The measures, designed to help curb the expected rise in the number of COVID-19 infected travellers after China reopens, have drawn criticism from a leading medical expert who warned that implementing such measures could be seen as discrimination against Chinese travellers.
Following its meeting on Thursday (Dec 29), the ministry decided to propose four new COVID-19 screening measures and another meeting scheduled to be held on Jan 5 with the Ministry of Tourism and Sports and the Ministry of Transport, said Dr Chakrarat Pittayawonganon, chief of the Division of Epidemiology.
“All international arrivals must have a record of receiving at least two shots of the COVID-19 vaccine, while all international travellers arriving in Thailand from China have to have a health insurance package that fully covers COVID-19 treatment,” Dr Chakrarat said, referring to the proposals.
These travellers also will be required to show negative results of an antigen test for COVID-19 that is completed 48 hours before arriving in Thailand, he said. They will also be asked for cooperation in wearing face masks, to practise social distancing and wash their hands frequently with hand sanitiser, reports the Bangkok Post.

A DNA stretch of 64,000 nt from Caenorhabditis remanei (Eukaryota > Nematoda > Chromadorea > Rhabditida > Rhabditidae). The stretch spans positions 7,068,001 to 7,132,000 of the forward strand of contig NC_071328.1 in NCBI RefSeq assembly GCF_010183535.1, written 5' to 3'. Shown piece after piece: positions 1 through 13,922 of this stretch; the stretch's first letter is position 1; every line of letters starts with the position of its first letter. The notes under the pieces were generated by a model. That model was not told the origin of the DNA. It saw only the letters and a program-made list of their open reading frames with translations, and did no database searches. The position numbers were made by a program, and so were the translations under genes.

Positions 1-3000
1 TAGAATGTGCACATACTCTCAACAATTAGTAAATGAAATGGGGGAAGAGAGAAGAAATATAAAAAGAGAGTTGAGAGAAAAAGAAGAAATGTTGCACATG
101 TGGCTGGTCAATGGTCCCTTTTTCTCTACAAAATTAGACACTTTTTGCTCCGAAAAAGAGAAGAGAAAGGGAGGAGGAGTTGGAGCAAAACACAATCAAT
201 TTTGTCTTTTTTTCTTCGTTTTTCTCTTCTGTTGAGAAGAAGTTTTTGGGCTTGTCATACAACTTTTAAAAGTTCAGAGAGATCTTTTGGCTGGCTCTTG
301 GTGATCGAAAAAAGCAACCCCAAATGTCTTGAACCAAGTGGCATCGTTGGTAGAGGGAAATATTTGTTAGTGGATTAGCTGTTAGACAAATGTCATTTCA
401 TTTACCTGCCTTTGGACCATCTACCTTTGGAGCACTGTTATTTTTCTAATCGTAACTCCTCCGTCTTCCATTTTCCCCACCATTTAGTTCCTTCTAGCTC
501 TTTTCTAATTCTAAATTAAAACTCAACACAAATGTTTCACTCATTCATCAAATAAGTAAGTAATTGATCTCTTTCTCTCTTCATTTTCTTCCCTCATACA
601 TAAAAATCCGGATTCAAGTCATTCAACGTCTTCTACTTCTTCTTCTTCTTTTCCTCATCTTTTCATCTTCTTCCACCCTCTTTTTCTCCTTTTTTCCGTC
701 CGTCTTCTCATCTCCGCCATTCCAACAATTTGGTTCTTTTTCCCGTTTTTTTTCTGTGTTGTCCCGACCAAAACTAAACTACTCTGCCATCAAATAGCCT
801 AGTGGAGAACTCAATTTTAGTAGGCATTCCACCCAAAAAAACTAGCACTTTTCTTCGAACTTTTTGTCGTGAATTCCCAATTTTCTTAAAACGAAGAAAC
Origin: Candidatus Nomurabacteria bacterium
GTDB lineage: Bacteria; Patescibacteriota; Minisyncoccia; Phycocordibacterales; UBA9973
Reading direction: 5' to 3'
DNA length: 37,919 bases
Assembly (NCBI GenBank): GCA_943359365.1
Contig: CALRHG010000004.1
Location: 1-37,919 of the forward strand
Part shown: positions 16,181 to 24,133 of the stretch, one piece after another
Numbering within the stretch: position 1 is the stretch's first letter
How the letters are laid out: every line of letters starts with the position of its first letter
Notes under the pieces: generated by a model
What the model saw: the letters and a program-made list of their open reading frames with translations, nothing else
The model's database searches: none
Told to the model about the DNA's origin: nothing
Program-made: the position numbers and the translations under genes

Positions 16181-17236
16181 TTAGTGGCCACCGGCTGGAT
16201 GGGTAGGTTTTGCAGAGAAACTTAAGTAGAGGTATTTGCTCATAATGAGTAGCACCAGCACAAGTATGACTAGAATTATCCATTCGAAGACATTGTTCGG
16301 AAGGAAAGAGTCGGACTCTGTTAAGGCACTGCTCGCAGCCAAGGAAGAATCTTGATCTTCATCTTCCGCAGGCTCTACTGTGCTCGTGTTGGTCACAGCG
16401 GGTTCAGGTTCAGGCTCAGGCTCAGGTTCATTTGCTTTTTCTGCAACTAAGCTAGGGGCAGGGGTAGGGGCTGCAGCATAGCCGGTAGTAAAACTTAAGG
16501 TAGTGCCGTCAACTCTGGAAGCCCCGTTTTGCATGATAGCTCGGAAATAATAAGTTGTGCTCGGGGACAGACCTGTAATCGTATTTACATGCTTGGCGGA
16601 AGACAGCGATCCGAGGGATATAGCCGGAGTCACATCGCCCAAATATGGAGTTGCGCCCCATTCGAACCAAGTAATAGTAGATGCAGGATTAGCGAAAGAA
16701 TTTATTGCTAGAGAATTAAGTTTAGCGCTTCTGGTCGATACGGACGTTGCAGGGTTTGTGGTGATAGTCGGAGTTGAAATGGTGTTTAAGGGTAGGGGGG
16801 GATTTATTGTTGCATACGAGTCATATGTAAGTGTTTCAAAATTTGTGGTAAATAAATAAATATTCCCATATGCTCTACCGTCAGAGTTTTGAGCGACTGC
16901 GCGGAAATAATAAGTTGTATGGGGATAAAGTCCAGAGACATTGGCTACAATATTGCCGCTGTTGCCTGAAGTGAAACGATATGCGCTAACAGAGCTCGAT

The Department of Disease Control (DDC) also plans, in parallel, to conduct sentinel surveillance for COVID-19 infections in which it will randomly test international visitors arriving at Thailand’s international airports for COVID-19 using the RT-PCR test, he said.
“As for the Thais, they will be advised to keep wearing face masks in crowded areas, to get properly vaccinated and to undergo a self-antigen test if or when they develop symptoms suspected to be those of COVID-19,” he said.
The Ministry of Foreign Affairs has projected that the number of Chinese travellers arriving in Thailand in January, February and March will be 60,000, 90,000 and 150,000, respectively, said Dr Sopon Iamsirithaworn, deputy director-general of the DDC.
These figures account for about 5% of all international arrivals, he said. Transport Minister Saksayam Chidchob expects the number of Chinese travellers arriving in Thailand next year to be between 7 million and 10mn after China reopens its borders on Jan 8.
Prof Dr Prasit Watanapa, dean of the Faculty of Medicine of Mahidol University at Siriraj Hospital, said he disagrees with the plan to implement seemingly “discriminatory” COVID-19 screening measures that single out Chinese travellers.